No. It was just a little hole where his willy comes out. It retracts, John, when he’s not using it.

JOHN
He has a concave willy?

COPSTICK
No. There’s a little… It’s like… Oh, for God’s sake, I give up. Anyway, it was…

JOHN
I think you should continue the It’s like sentence.

COPSTICK
It was very cute.

JOHN
It’s like… Come on, I want you to carry on that sentence. It’s like

COPSTICK
Well, men’s penises retract. Most animals’ penises retract almost totally. You’ve seen a horse. Even a horse, with its massive penis, it retracts for the sake of safety.

JOHN
It doesn’t retract. It shrinks.

COPSTICK
It retracts, also. It kind of gets hooked up. Fish. Most male animals. It gets almost totally sucked back up into the body with a little bit poking out. And my little cat has a little tiny, kind of…

JOHN
My Little Cat. There could be a toy range to be had here.

COPSTICK
…little glabial tissue.

JOHN
What’s a glabial tissue?

COPSTICK
Or glabular. What’s it called? Globulus? Glabrous? Glabrous. It means tissue with no hair. Like…

JOHN
Bald. There’s nothing wrong with being bald.

COPSTICK
Yes. Like, like, like… the tissue on your willy.


It was around this point that the man sitting alone at the next table in the cafe moved away with his cup to another seat. It was by the window. I guess he wanted to look out at the traffic driving past Shepherd’s Bush Green. We continued talking. The full podcast is HERE.

The West 12 Shopping Centre

The West 12 Shopping Centre in Shepherd’s Bush, London

There will be a live Grouchy Club meeting/show this Tuesday at 6.30pm in the performance area at the back of the Mama Biashara shop in the West 12 Shopping Centre at the south east end of Shepherd’s Bush Green. Mama Biashara is in among the shops by the back end of Morrison’s supermarket. I mention this as the Mama Biashara website is down.

As with our Grouchy Club events at the Edinburgh Fringe, anyone can come. Entry is free.

Tuesday 13th October
Tuesday 10th November
Tuesday 8th December
Tuesday 22nd December

All at 6.30pm

These are not shows where the audience sits and watches. They are aimed at people in showbiz and the media who want to chat about the business and anything else that comes up. Or, as yesterday, talk bollocks. Anyone can come along. A real chat show meeting. A chance to interact with the doyenne of British comedy critics and some fat, slaphead comedy blogger. We are open to anything including occasional live comedy performances.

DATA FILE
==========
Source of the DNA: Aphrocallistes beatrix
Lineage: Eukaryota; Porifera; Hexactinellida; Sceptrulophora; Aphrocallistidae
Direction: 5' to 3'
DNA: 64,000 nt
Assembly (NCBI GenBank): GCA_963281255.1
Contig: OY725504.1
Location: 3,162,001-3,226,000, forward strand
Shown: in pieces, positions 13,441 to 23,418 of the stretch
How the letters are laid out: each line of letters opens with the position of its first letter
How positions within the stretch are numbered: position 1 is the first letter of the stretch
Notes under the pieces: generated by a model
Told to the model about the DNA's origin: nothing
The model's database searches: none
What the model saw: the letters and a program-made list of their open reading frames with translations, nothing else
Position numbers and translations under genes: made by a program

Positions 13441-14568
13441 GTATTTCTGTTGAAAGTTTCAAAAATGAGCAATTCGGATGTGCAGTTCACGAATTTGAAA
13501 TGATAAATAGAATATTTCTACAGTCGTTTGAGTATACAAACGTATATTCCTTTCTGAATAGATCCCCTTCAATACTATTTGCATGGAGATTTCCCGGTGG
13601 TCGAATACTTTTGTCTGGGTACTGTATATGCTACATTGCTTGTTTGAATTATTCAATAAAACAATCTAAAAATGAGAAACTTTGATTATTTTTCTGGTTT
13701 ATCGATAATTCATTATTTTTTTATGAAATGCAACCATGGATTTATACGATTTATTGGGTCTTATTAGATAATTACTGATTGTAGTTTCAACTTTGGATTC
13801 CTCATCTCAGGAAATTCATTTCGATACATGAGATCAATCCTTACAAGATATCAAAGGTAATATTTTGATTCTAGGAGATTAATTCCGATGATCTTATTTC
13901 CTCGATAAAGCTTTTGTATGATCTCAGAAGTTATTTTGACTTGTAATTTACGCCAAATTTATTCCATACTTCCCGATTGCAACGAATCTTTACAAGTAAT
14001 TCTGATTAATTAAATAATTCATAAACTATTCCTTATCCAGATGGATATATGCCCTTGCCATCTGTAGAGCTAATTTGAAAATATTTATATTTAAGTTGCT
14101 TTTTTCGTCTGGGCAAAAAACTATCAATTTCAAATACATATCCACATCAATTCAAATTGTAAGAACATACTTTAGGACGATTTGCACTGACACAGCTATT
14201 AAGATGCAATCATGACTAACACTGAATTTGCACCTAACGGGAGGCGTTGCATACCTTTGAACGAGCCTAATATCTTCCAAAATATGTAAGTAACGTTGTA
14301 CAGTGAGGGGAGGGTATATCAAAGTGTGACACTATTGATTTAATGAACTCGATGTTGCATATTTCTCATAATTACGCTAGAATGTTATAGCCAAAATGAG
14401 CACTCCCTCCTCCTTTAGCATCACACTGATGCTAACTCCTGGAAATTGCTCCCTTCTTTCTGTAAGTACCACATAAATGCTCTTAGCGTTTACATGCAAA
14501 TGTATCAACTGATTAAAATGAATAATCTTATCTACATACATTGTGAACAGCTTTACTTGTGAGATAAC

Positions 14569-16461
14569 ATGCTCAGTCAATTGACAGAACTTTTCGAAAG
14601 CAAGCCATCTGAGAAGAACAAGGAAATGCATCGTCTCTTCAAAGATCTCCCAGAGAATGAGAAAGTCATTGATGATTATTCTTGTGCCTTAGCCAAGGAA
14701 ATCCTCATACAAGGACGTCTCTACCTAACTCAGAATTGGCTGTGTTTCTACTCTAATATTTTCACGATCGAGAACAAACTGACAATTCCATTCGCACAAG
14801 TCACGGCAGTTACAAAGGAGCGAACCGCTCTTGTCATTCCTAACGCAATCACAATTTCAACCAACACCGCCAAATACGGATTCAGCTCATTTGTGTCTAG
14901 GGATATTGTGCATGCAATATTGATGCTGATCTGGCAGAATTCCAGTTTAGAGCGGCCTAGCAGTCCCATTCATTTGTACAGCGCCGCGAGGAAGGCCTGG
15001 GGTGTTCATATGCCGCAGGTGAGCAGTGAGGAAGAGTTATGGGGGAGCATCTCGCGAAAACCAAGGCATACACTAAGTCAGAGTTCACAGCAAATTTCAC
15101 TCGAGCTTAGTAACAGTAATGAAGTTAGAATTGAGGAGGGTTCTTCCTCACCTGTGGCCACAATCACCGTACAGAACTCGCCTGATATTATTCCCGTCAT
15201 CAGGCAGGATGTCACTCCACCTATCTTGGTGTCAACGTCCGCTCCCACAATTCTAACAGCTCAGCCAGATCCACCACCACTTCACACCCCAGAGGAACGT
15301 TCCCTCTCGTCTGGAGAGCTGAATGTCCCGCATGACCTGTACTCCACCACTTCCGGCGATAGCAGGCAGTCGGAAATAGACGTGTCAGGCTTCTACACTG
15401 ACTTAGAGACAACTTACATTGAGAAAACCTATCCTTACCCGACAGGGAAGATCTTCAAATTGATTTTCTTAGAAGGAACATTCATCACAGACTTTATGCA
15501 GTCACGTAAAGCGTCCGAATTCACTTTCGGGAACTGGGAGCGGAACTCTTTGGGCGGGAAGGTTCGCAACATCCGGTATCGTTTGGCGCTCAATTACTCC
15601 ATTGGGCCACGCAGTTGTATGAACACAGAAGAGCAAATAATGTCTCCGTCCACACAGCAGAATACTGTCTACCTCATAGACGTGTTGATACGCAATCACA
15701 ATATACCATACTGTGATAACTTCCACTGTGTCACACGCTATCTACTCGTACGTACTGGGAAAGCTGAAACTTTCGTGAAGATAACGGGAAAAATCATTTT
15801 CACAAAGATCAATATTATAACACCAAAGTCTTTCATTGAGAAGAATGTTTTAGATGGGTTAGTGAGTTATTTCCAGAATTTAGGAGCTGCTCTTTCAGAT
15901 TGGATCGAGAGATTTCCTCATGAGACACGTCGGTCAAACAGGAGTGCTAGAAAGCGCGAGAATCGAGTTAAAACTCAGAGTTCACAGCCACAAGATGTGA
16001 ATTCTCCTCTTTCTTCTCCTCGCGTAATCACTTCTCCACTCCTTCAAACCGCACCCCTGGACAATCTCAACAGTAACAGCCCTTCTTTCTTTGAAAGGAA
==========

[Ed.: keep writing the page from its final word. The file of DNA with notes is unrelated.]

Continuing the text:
Luca Cupani (bottom left) at the Awards last night

Luca Cupani (bottom left) at the SYTYF Awards in Edinburgh

This Tuesday Luca Cupani, winner of this year’s So You Think You’re Funny? award at the Edinburgh Fringe will be performing new material for his Fringe show next year. But it’s mainly chat between the audience, Copstick and me. 

Or Copstick just talking bollocks.

Leave a comment

Filed under Humor, Humour, Podcasts, Sex

Comic Janey Godley on the benefits of social media but not of Turkish men

Janey Godley recorded the Grouchy Club podcast yesterday

Janey recorded the Grouchy Club Podcast with me yesterday

This may not be for the easily offended.

As comedy critic Kate Copstick is still in Kenya, yesterday I recorded the weekly Grouchy Club Podcast with comic Janey Godley

We talked about strange acts, swearing, David Cameron’s penis and the pig, the Moth’s storytelling, free shows at the Edinburgh Fringe and UK comedy in general.

Janey published her jaw-dropping best-selling autobiography Handstands in The Dark in 2005 and also started blogging regularly in early 2005. So, during the podcast, we talked about her widespread social media presence. Here is a short extract:


JOHN
You stopped blogging regularly. Why? Were you just going with the trend.

JANEY
Yeah, well, I use Twitter, I use Instagram, I use Vine and people have got access to lots of different… And I Periscope! I was one of the first British comics to use Periscope.

JOHN
Well, you were one of the first bloggers. The sad thing is now you are very Twittery and Periscopey and they’re all transient. They don’t last at all. So people, in two years time, will never see what you’ve done whereas, when you used to blog, there’s something there. But I suppose that’s like live comedy as opposed to recorded comedy.

JANEY
I like the fact that I can Tweet and Periscope. One of the amazing things about Periscope was that, as soon as I started Periscoping, my book started selling (even more) because people all over the world were watching me. Periscope’s a great medium for comedians and people who aren’t worried about folk being abusive online. You get all these beautiful women that go: I’m going to be doing a make-over online and you can talk to me and I’ll be in my bikini. And then you get all these men who go: You’re an ugly bastard! And she’s: Oh my Gawd! I can’t believe you said that! Whereas, if you say that to me, I’ll say : Shut up! Away and fuck yer mother and get burnt in a caravan! I don’t care, y’know?

JOHN
Whenever I see tags for your Periscope, they seem to include things like Kim Kardashian.

JANEY